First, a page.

Henry Henderson: Because this was clearly beginning of the gigantic problem, and it needed to be stopped.
Robin Amer: Did you have full faith at this point that the courts would deliver justice? That the courts would produce some meaningful results in this situation?
Henry Henderson: Yes. Actually, I did.
* * *
Robin Amer: We don’t have audio of the legal proceedings against John Christopher. So we hired some actors to dramatize scenes from a day city lawyers questioned him under oath.
Our cast includes John Christopher.
John Christopher: C-H-R-I-S-T-O-P-H-E-R
His lawyer, a guy named James Graney.
James Graney: For the purposes of the question, she will be specific when she identifies what she is speaking about...
And one of Henry Henderson’s colleagues—another city lawyer named Susan Herdina.
Susan Herdina: When I’m talking about waste, I am talking about the materials that your company ordinarily receives and sells, OK?
Everything you’re about to hear is taken verbatim from transcripts of that deposition.
Susan Herdina: Please state your full name for the record.
John Christopher: John Christopher
Susan Herdina: Spell the last name
John Christopher: C-h-r-i-s-t-o-p-h-e-r.
Susan Herdina: Mr. Christopher, we have met before. Let me formally introduce myself. My name is Susan Herdina and I represent the city of Chicago in connection with the lawsuit that has been brought against you, your company KrisJon, and various other defendants.
Robin Amer: Yes, John Christopher named his company KrisJon.
Susan Herdina: Are you aware of any complaints that waste material from the Kildare site has been disposed of on the public sidewalks surrounding the Kildare site?
John Christopher: What do you mean by waste?
City lawyer: Well, I’m using that term to describe items that your company deals with, either concrete, debris, dirt, clay, asphalt, any of those materials?
James Graney: We will object to the use of the term waste when referring to those items.
Robin Amer: “We will object to the use of the term waste...” Let’s just pause on this for a moment.
Henry Henderson had previously won cases dealing with hazardous waste. According to federal law, “hazardous” has a very specific definition. For waste to be considered “hazardous,” it has to be highly flammable, or reactive, or toxic—stuff like that.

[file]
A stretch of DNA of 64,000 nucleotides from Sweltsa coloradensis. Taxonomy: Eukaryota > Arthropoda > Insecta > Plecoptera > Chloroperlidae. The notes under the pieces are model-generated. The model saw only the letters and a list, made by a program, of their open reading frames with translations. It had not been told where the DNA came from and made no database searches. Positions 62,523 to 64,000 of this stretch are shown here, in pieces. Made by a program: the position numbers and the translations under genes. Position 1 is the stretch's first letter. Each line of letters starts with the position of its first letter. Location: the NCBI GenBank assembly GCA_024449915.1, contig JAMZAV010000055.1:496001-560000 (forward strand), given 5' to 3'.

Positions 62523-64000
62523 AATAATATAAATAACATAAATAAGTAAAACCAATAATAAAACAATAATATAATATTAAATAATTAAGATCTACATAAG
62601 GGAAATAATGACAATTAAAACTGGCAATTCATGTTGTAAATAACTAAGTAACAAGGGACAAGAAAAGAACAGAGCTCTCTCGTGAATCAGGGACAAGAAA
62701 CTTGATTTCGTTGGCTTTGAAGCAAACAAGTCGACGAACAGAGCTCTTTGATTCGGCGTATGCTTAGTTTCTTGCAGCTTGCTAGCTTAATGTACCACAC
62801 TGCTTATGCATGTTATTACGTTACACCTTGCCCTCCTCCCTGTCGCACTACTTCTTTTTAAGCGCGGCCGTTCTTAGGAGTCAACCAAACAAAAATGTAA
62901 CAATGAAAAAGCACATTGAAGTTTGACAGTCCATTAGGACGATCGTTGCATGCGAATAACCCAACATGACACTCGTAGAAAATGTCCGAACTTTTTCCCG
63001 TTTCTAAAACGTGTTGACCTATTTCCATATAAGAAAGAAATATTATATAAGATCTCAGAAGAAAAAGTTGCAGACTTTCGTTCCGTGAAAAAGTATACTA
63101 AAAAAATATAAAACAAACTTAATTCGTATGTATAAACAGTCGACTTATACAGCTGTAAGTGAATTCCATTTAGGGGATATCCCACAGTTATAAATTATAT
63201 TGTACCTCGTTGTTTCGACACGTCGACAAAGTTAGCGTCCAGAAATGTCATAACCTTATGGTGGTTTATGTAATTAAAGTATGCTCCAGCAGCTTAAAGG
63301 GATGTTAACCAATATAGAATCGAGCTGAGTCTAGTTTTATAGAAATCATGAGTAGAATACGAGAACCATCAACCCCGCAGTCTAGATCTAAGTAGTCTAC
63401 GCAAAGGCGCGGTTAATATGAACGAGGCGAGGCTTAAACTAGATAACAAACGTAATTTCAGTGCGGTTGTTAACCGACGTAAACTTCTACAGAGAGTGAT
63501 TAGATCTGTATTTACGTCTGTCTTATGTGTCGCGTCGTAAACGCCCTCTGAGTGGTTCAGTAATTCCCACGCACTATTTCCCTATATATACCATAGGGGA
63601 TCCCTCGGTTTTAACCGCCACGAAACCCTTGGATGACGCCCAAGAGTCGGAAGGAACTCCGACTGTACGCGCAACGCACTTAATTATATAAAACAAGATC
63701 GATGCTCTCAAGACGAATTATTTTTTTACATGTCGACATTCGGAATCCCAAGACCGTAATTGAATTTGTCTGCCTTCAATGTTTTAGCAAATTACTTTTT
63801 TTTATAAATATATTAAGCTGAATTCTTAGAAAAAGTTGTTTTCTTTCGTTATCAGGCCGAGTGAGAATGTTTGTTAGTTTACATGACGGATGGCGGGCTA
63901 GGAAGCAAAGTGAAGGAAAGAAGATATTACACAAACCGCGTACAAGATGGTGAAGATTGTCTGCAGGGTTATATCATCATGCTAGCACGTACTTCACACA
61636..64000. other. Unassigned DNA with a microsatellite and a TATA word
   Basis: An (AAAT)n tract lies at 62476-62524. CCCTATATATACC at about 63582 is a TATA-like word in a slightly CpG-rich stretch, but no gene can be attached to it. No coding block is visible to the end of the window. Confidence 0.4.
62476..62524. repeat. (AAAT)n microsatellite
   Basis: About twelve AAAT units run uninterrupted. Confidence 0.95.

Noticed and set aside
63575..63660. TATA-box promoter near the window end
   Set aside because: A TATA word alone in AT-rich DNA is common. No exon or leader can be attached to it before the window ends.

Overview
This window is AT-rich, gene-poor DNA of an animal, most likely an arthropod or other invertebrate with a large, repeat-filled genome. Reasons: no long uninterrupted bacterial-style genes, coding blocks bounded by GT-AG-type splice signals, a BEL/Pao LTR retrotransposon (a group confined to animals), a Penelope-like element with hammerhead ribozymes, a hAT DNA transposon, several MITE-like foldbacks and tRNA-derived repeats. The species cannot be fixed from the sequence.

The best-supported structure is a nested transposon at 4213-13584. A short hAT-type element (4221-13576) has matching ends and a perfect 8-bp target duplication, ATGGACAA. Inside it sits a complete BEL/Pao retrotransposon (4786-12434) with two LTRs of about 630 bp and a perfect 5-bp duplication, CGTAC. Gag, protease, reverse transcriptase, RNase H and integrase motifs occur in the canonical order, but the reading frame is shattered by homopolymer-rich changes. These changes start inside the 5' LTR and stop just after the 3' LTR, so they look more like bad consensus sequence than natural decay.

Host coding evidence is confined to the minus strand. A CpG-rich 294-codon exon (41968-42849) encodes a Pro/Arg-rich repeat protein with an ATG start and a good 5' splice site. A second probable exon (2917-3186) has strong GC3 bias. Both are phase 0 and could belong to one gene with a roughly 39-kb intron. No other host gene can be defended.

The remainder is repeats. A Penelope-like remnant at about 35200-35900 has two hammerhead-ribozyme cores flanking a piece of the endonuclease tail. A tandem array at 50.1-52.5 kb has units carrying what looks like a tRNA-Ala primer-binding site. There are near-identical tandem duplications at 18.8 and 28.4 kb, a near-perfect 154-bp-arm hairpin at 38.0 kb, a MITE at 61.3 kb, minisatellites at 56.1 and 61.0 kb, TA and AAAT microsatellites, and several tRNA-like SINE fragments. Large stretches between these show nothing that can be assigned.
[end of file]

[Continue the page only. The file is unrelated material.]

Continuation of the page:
Henderson knew this case would be different, because a pile of crushed up rocks is not the same thing as some glow-in-the-dark sludge. In the strictest legal sense, this waste was not “hazardous.”
But he never expected his team to have to debate whether, in the eyes of the law, these dumps were, in fact, waste.
John Christopher: What do you mean by waste?
In a kind of shrewd and tactical move, John Christopher and his lawyer argued that this stuff wasn’t “waste” at all.
James Graney: We will object to the use of the term waste when referring to those items.
Susan Herdina: For the purposes of this deposition, when I am talking about waste, I am talking about the materials that your company ordinarily receives and sells, okay? So we are talking about concrete, rebar, asphalt, clay...stone, things of that nature.
John Christopher: Not for something, that is not waste.
Christopher’s lawyer: OK…
John Christopher: I don't want to get into—
Christopher’s lawyer: Just relax, John. For the purposes of the question, she will be specific when she identifies what she is speaking about. You are just not to answer questions when she uses the term “waste” unless she specifies.
John Christopher: I don’t handle waste, OK? And I know I am getting brought into a suit because of waste, because of the city defining dirt, asphalt, and broken concrete as waste. I know that. But that is not waste, and that is not an issue to go over at this point. You know, I don't handle waste.
Susan Herdina: It is your contention that you handle “material,” is that correct?
John Christopher: Material.
Robin Amer: Material. John Christopher argued that he wasn’t dumping waste, but recycling material.
Under city law, anything that could be recycled was not considered waste. And in a legal brief, John Christopher’s lawyer argued that the materials at the site were not waste because they were being recycled.
Remember, John Christopher said he was was operating a rock crusher to pulverize all of that waste...material...whatever it was...and “recycle” it back into gravel.
Of course, the problem with this argument was that only a very small percentage of the stuff he was bringing to the lots was being recycled. Much of it was just left there.
The main judge in this case, Lester Foreman, died in 2003, so we weren’t able to ask him what he thought about these arguments. But Henry Henderson says that the judges—both Judge Foreman and the judge who initially presided over the case—took the arguments seriously enough to consider that John Christopher could be in the right.
Henry Henderson: This was clearly the case here where you could say, look there is a value to this concrete. There's embedded value in all kinds of things that can be treated as waste. That's actually the genius of the recycling movement, is looking at embedded value and things that are treated as waste but actually have a reuse possibility.